Second Amendment Applies to States (and Localities)

By: Andrew McRoberts, Editor. This was posted Monday, June 28th, 2010

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U.S. Supreme Court Rules for Incorporation in McDonald v. City of Chicago: Litigation Likely

Last year, this blog reported that the U.S. Supreme Court would be ruling on a key Second Amendment case arising in Chicago that may have a bigger impact on state and local governments than the D.C. gun ban case previously decided. The post was entitled, “U.S. Supreme Court to hear Key Second Amendment Case.”

My post suggested that one of the key issues to be decided was whether the Second Amendment applied to state (and localities) via the Due Process Clause or the Privileges and Immunities Clause.

Today, the case was decided.

Justice Samuel Alito, writing for a four-justice plurality, based the application of the Second Amendment — which on its face only applies to the federal government — to the states by means of the Due Process clause of the Fourteenth Amendment. A fifth justice, Clarence Thomas, appeared to base the incorporation of the Second Amendment upon the Privileges and Immunities Clause, the SCOTUSblog and the ABAJournal report. A Washington Post article is here.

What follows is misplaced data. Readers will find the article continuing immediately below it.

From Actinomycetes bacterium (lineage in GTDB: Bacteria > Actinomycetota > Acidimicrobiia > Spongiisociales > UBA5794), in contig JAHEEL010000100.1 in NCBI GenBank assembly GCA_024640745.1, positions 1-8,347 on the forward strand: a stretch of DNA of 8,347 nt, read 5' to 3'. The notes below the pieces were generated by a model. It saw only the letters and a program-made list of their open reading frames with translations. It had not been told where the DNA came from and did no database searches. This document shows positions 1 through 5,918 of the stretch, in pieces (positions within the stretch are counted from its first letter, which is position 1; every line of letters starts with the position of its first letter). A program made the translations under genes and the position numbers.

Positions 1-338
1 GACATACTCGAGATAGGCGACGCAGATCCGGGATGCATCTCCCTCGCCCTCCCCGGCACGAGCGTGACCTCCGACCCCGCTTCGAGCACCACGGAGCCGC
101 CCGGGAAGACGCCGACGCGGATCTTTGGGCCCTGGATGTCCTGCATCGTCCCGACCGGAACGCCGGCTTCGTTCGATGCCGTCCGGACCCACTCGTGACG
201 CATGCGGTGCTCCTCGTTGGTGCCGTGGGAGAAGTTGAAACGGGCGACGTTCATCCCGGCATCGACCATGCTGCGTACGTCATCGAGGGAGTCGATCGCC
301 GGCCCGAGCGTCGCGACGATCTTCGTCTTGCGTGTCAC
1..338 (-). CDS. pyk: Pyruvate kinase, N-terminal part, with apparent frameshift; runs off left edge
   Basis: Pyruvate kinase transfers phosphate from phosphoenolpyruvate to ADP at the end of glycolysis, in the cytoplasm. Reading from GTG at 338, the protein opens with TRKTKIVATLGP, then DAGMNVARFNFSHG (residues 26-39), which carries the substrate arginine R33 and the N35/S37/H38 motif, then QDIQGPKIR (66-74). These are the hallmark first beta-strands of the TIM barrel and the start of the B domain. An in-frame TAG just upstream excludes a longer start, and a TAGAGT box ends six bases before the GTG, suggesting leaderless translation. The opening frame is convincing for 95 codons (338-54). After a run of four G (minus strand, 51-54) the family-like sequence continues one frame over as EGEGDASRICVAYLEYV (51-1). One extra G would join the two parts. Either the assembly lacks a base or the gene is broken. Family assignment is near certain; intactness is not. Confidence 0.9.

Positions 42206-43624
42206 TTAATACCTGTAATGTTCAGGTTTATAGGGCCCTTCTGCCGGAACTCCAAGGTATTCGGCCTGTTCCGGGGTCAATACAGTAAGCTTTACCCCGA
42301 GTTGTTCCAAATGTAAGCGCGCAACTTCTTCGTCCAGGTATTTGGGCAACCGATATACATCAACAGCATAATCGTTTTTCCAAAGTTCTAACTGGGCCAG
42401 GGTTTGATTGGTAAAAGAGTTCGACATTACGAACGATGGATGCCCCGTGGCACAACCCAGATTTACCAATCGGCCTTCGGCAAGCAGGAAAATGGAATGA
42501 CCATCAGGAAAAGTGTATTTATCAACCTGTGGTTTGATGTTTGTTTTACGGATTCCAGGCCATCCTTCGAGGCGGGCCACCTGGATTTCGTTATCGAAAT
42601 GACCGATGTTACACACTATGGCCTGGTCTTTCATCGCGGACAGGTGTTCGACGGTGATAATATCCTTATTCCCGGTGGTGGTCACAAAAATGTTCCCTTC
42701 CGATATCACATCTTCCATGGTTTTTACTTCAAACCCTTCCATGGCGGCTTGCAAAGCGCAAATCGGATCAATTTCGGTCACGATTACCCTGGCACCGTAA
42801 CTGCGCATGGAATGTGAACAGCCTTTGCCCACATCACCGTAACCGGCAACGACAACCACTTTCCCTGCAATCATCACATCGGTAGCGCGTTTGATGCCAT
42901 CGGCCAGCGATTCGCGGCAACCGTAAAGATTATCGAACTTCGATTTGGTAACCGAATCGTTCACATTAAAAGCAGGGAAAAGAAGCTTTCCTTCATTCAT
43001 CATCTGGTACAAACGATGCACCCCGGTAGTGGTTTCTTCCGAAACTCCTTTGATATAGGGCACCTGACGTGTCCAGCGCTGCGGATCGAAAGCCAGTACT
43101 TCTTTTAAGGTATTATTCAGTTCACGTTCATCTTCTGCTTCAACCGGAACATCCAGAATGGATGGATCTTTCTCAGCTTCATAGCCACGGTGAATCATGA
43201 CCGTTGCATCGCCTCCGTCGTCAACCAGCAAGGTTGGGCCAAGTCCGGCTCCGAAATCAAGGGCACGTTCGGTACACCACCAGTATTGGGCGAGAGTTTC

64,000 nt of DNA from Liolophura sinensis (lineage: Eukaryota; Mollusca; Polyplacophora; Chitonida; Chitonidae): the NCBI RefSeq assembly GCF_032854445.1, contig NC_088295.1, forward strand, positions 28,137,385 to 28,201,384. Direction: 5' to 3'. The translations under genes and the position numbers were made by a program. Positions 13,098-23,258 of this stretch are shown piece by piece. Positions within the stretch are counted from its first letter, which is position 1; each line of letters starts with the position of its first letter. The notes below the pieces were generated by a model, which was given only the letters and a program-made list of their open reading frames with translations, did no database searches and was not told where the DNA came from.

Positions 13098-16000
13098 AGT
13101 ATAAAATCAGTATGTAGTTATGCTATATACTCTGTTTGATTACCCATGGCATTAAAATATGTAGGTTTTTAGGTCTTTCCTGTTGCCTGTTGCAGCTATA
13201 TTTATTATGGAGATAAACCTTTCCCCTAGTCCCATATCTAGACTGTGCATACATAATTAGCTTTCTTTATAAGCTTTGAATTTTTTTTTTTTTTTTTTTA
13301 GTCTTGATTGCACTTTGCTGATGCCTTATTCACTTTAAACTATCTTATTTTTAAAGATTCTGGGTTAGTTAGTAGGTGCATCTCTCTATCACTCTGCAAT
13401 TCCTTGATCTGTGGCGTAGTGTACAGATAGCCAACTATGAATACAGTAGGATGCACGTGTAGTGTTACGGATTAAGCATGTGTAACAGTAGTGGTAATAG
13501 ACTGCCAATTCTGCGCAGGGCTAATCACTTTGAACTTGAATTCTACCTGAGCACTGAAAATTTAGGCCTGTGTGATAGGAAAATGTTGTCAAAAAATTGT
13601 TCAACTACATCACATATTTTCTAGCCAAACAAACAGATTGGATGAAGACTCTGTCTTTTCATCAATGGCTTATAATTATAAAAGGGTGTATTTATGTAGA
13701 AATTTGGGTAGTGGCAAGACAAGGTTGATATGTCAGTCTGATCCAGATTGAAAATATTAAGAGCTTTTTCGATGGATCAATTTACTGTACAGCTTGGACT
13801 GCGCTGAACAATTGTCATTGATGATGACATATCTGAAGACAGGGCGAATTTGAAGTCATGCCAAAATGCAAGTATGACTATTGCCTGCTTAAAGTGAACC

The fact that only one of the nine justices seemed to apply the Privileges and Immunities Clause seems to doom this argument for now. Instead, the Due Process Clause of the Fourteenth Amendment seems to be the means by which the Second Amendment — like the other amendments — will be applied to the states.

The decision did leave the door open for reasonable state and local regulation of guns as a U.S. Constitutional matter. Outright bans like that in Chicago seem to be in serious question. What lesser level of regulation will be considered reasonable will be determined by future litigation. And lots of it.

In his opinion, Justice Alito issued an assurance that “doomsday” had not come to state and local gun regulation. Likely not. And the result was no great surprise to Supreme Court-watchers. But now the path to legally challenge state and local gun regulations is clear, and states and local governments will inevitably see increased litigation as a result.

Douglas Berman, professor of law at Moritz College of Law, said bluntly today on the SCOTUSblog, “Even before having a chance to skim the Supreme Court’s important McDonald ruling concerning the application of the Second Amendment to the states, I can already predict one of its likely (and most consequential?) impacts: lots of state court litigation over state criminal laws concerning the possession and use of firearms.”

States (and localities) had better be ready, locked and loaded.

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